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How (truly) collaborative and collegial are law firms?

October 3, 2016

 

We wrote the following piece last December based on over 200 responses from readers of our site, AdamSmithEsq.com.

Our query was, in a nutshell, how collegial and collaborative are law firms?  And, why did we ask?  Simple.  Virtually every law firm claims to be collaborative and collegial.  We decided to ask our readers about aspects of collaboration at their firms.  Since, in the abstract “collegiality” and “collaboration” are, well, a little abstract, we thought attitudes and work around cross-serving efforts are a very tangible manifestation of the degree to which firms are (or aren’t) collaborative and collegial.

Our readership is largely (but, by no means only) US-based, so the piece (and the underlying research) reflect an American perspective.  And, anecdotally, at least, non-US based firms do seem to evince a higher degree of collegiality.  That said, I think it safe to say that there are kernels in this that will resonate with firms in any geography. On to the results….

 

So, just how collegial are law firms - in terms of collaborating on cross-serve opportunities?  The overall answer is – not so much.  That said, there are some intriguing nuances that came out in the research as well as some relatively easy ways to address possible shortcomings at your firm.

We looked at several “slices” of the respondent base to see if differences emerged.   These slices include: all lawyers, those who identified as management (MPs/Chairs, executive committee members and practice group leaders), associates and business professionals (including C-suite members and administrators).  We also looked at respondents from firms with more than 500 lawyers and those from firms with fewer than 100 lawyers.  Don’t worry – we won’t be reporting out on all questions by all segments; I’m sure you have better meds for insomnia.

Let’s start with the good-ish news.

There is pretty widespread agreement that firms have the capacity and capabilities to cross serve current clients.  It’s not news that many firms are burdened with excess capacity.  Expanding relationships with current clients is one way to address this issue.  Other ways are less welcome, but in some cases necessary.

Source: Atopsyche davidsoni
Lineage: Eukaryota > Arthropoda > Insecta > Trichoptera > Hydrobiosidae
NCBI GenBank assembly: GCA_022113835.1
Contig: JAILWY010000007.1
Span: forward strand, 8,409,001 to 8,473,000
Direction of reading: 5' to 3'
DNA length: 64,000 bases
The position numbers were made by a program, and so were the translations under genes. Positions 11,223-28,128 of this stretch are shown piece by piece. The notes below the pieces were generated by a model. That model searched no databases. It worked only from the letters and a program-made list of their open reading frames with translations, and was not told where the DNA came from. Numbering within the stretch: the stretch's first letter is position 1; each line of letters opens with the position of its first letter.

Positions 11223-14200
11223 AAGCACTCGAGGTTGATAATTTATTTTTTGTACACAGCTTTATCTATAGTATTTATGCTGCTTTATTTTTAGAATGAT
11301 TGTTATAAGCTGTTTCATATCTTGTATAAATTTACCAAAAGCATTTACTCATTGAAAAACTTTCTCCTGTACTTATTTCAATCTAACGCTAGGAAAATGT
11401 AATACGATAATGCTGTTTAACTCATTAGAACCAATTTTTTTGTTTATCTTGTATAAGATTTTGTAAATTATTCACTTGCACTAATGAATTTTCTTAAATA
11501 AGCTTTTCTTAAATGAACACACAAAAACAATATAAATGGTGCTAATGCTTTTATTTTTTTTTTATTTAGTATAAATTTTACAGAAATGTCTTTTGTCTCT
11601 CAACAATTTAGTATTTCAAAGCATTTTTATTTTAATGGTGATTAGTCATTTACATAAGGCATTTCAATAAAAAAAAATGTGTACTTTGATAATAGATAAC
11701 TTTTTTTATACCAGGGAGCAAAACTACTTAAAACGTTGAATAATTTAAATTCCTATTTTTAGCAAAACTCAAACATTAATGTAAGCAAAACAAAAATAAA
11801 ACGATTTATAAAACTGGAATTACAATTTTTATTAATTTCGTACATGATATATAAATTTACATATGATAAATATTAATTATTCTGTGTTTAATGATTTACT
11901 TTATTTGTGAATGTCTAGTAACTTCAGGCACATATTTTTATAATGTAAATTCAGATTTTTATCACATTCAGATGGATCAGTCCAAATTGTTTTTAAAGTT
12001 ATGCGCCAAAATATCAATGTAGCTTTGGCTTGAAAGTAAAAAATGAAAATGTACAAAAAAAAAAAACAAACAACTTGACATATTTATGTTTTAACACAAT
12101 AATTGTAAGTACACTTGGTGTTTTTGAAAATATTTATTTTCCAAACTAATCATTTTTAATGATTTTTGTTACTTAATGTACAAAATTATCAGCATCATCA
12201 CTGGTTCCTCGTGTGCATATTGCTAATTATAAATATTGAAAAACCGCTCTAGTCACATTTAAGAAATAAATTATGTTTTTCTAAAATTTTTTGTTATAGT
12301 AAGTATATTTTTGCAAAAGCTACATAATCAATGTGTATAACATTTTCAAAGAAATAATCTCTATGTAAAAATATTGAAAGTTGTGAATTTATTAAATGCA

And, not surprisingly, people largely agree that management supports collaborative efforts.

 

 

These are the high water marks when it comes to collaborating on cross-serve opportunities at law firms; when we get into the actual and necessary components of collaboration things begin to fall off the rails…..

Respondents’ reported understanding of the capabilities of lawyers within their firms or of the needs of their clients were, at best underwhelming and in fact a bit alarming.  These are the two sides of the same coin of cross serving.

This lack of basic information is underscored by respondents’ much lower understanding of where the client’s needs intersect with their firms’ capabilities.   Without this knowledge, it is not possible to effectively cross serve clients.  Just can’t.

 

 

NB: In many such research projects, people tend to give themselves a higher mark than may be warranted, so the reality is likely worse than reported.

Moreover, there is pretty poor coordination between practice areas and offices when it comes to collaborating on cross-serve opportunities.  To state the obvious, this is at the crux of cross serving.  One relatively simple way to encourage better coordination between practice areas and offices is to track the “export” and “import” of work across practices and offices.   And a cliché, but often true; what gets measured happens.

 

 

 

 

Perhaps most damning is what appears to be a significant lack of trust within law firms; you’ll note that none of these are even passing grades.

 

 

 

 

I’m hoping (hoping) that this is more of an indication of a lack of familiarity with others at the firm; if there truly is a lack of trust and disbelief that others will serve clients as well as they will – then cross-serving/collaboration exhortations and programs are pretty much toast and we should just go home.  Getting to know others at your firm and what they’re capable of (as well as making sure others know what you do) does require a time commitment.

This cannot be accomplished solely by the MP or other managers visiting offices, video “town halls” or hosting the occasional social event. Those are necessary, but not sufficient.  One of our favorite MPs of a global US-based firm describes this as a “contact sport;” lawyers taking the effort to meet individually or in small groups, working on firmwide initiatives or presenting opportunities to relationship partners on key clients.

When it comes to executing on a cross-serve program, the results get even more dismal.  I’ll spare you the gory details, but suffice to say:

  • few believe there’s a good plan to pursue cross-serve opportunities,

  • not many believe there are clear goals for such undertakings,

  • and most feel there is little follow up on these kinds of efforts.

Perhaps not surprising is that few believe they are adequately incented to pursue cross opportunities.  Certainly good citizenship and firm-first undertakings should not devolve into mere transactions, or quid-pro quos.  That said, tangible contributions to the financial health and sustainability of the firm should be recognized.

(Note the outlier; those at firms with fewer than 100 lawyers – we’ll get to them later.)